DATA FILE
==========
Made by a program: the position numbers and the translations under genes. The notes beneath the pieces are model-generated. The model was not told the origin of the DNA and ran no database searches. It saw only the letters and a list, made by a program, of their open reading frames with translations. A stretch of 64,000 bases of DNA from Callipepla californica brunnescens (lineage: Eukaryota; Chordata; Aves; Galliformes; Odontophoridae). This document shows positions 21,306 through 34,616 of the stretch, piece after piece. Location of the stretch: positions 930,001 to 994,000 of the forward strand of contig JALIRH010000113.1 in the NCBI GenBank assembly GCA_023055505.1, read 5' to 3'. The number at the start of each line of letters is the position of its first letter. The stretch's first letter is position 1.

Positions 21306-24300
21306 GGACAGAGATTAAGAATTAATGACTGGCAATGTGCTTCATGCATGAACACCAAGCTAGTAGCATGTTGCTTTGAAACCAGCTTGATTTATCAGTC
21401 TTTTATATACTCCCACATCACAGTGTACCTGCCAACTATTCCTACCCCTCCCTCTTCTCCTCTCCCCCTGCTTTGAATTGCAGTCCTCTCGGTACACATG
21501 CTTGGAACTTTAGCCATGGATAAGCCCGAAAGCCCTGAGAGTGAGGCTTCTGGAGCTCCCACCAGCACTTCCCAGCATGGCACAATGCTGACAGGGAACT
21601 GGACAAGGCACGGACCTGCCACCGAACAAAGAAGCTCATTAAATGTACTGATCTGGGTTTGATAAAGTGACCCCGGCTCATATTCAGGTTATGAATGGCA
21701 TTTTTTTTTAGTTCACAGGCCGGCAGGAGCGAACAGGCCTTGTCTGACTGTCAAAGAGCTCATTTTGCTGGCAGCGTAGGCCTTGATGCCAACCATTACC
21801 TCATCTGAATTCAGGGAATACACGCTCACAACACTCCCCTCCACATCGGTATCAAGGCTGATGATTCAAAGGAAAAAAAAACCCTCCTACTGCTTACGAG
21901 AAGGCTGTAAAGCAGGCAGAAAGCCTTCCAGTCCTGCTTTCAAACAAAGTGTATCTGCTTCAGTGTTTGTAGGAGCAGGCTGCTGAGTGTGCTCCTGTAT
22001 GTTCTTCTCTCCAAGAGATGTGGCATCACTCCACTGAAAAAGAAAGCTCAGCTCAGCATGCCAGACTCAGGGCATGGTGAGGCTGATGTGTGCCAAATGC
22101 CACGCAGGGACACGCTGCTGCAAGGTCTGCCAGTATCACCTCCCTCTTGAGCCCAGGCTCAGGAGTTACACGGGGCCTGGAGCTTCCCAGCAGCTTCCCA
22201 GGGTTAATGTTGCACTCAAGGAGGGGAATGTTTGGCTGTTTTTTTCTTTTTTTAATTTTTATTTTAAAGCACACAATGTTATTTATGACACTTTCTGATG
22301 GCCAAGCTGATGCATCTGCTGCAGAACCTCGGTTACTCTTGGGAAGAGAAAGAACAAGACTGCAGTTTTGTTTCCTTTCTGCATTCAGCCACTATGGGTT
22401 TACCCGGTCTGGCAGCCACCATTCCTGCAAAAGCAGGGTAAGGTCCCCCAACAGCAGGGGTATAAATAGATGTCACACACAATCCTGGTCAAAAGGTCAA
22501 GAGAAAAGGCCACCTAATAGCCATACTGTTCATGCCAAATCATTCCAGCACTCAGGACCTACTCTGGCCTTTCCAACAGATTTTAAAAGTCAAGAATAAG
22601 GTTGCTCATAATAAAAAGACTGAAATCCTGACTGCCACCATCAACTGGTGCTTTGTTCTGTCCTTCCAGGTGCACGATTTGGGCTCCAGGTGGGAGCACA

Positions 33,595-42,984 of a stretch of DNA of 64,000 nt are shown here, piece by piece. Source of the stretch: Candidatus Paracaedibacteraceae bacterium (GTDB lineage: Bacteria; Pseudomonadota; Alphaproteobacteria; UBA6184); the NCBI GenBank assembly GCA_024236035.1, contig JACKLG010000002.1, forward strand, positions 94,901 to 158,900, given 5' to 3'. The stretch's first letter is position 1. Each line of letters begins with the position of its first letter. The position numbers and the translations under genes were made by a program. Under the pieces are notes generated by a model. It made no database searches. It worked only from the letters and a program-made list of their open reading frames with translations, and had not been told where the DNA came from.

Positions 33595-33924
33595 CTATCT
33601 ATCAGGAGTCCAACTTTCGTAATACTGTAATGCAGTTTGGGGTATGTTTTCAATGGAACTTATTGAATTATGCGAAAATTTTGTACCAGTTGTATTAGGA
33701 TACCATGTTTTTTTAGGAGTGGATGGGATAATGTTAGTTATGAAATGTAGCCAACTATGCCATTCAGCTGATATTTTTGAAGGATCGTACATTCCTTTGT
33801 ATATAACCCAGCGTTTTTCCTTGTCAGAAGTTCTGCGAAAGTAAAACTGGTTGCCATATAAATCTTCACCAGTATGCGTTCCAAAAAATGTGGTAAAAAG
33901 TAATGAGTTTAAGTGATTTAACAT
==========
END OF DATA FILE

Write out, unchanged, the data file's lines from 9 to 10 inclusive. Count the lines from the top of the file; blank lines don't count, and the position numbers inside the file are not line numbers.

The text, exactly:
21901 AAGGCTGTAAAGCAGGCAGAAAGCCTTCCAGTCCTGCTTTCAAACAAAGTGTATCTGCTTCAGTGTTTGTAGGAGCAGGCTGCTGAGTGTGCTCCTGTAT
22001 GTTCTTCTCTCCAAGAGATGTGGCATCACTCCACTGAAAAAGAAAGCTCAGCTCAGCATGCCAGACTCAGGGCATGGTGAGGCTGATGTGTGCCAAATGC